Council nixes bear deal with MNR

Council agreed Monday night to return a nuisance bear removal agreement to the Ministry of Natural Resources unsigned after citing numerous problems with a document presented to the town last month.
“It was pretty one-sided,” Administration and Finance manager Darryl Allan said Tuesday.
“The proposal agreement places additional responsibility on the town and seems to absolve the province of any responsibility and liability,” he added.
“It also appears that the most recent agreement lapsed on March 31, 2001.”
Anomalies between this new document and the previous agreement include:
•the current one refers to the town as the “agent,” suggesting the document was meant to form part of an agreement with a private contractor;
•that the town require a general public liability insurance policy in the amount of $2 million;
•that the town provide to the MNR certain biological information on the bears trapped or killed. (“Town staff are not wildlife biologists and do not have specific training to provide such data,” noted a report from Planing and Development executive committee); and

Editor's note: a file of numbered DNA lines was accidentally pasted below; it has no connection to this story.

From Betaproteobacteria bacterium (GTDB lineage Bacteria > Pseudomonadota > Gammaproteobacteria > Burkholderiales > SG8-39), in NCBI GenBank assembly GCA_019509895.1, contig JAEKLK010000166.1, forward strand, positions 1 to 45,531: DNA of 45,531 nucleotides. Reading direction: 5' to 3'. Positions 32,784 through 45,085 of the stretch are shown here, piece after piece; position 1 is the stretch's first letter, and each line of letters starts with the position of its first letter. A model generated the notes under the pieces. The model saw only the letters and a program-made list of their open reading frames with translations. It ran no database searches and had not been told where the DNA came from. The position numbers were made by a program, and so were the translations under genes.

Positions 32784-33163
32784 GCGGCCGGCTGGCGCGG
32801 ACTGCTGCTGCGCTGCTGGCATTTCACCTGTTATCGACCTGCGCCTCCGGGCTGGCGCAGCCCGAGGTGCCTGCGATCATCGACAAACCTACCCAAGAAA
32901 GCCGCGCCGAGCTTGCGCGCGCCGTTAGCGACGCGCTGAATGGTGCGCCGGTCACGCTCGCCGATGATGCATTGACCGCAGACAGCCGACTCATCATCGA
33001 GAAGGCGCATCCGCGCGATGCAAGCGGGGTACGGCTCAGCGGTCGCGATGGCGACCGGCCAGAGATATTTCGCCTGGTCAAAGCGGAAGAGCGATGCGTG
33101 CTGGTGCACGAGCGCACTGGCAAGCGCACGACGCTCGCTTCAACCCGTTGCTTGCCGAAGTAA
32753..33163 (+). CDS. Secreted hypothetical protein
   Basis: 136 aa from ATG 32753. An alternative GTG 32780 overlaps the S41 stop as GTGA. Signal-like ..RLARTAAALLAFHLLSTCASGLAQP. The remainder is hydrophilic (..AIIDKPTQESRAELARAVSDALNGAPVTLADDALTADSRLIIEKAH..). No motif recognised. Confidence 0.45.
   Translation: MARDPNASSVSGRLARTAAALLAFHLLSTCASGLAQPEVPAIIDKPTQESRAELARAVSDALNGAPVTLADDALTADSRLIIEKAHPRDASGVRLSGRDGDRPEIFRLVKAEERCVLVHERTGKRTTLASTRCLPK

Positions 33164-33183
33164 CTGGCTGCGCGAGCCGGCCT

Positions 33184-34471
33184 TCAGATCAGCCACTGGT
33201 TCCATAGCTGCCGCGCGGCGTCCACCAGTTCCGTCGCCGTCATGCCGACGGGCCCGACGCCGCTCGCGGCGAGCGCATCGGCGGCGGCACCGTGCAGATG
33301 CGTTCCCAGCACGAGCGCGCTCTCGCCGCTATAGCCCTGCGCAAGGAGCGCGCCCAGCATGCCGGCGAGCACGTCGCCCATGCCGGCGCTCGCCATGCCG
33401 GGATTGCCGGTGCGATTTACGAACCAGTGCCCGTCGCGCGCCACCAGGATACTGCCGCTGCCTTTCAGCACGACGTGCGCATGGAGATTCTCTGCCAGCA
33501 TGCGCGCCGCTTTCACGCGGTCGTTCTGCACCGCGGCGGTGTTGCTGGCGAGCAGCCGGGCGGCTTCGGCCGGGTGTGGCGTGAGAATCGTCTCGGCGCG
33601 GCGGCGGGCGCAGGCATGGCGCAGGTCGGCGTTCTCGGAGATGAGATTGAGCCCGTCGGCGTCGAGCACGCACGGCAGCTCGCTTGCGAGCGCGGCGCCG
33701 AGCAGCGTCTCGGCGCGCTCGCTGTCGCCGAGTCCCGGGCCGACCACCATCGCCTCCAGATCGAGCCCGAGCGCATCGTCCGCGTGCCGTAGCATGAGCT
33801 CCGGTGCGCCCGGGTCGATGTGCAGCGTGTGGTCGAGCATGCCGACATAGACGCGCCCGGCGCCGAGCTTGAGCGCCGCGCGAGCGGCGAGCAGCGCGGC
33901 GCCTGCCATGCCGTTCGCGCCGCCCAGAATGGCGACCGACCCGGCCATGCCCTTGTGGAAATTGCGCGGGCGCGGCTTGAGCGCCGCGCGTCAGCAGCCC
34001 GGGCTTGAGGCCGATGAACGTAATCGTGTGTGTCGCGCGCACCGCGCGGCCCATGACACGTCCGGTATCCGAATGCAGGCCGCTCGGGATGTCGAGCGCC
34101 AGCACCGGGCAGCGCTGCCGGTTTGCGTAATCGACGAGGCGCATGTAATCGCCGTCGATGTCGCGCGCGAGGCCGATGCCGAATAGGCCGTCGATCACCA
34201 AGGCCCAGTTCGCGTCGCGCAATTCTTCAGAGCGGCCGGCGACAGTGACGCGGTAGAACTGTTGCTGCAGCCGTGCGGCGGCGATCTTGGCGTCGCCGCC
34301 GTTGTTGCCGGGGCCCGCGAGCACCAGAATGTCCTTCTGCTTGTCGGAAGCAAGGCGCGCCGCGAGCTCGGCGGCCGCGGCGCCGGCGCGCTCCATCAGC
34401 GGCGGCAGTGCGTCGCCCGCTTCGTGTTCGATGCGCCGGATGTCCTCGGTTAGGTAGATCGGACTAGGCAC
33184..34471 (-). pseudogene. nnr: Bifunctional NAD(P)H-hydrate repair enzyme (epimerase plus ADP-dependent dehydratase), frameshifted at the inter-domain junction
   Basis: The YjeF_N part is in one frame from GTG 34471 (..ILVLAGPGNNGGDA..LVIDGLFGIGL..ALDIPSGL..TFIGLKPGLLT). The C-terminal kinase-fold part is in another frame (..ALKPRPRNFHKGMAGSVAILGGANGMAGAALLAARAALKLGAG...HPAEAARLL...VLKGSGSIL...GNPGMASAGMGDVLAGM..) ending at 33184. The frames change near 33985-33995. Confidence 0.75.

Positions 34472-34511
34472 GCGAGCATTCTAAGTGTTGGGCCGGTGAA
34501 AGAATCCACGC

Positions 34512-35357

•specific locations where the trapped bears may be relocated (one of the locations was in the vicinity of the old Junior Ranger camp on Weller Lake Road).
The Planning and Development executive committee also noted there seems no need for such an agreement when communities across the region widely vary on their nuisance bear removal policies.
But not agreeing with the MNR document doesn’t mean much as far as service residents can continue to expect from the town’s bylaw department, said Allan.
“For the protection of our citizens, the bylaw enforcement officers will be continuing to handle bear problems as they have in the past,” he noted. “This is, for the most part, in a manner that is consistent with the requirements of the agreement.
“We’re going to continue to carry on in a humane manner,” added Allan. “While we’re not entering into a legal agreement, we’ll protect the public. That is, unless the bears try to sue us.”
Allan noted the town looks forward to co-operating with the MNR on this issue.
Currently, the town most frequently uses live traps to catch nuisance bears and only rarely resort to tranquilizers—a practice which some town staff are qualified to perform, said Allan.
The bears then are relocated to an area where they’re unlikely to bother people.
“And there is the odd incident where we have an injured bear and, after the situation is assessed, we may have to put it down,” Allan remarked.
Allan said he didn’t know if there would be any penalties for the town’s non-compliance with the MNR’s agreement. No ministry reps could be reached for comment by press time.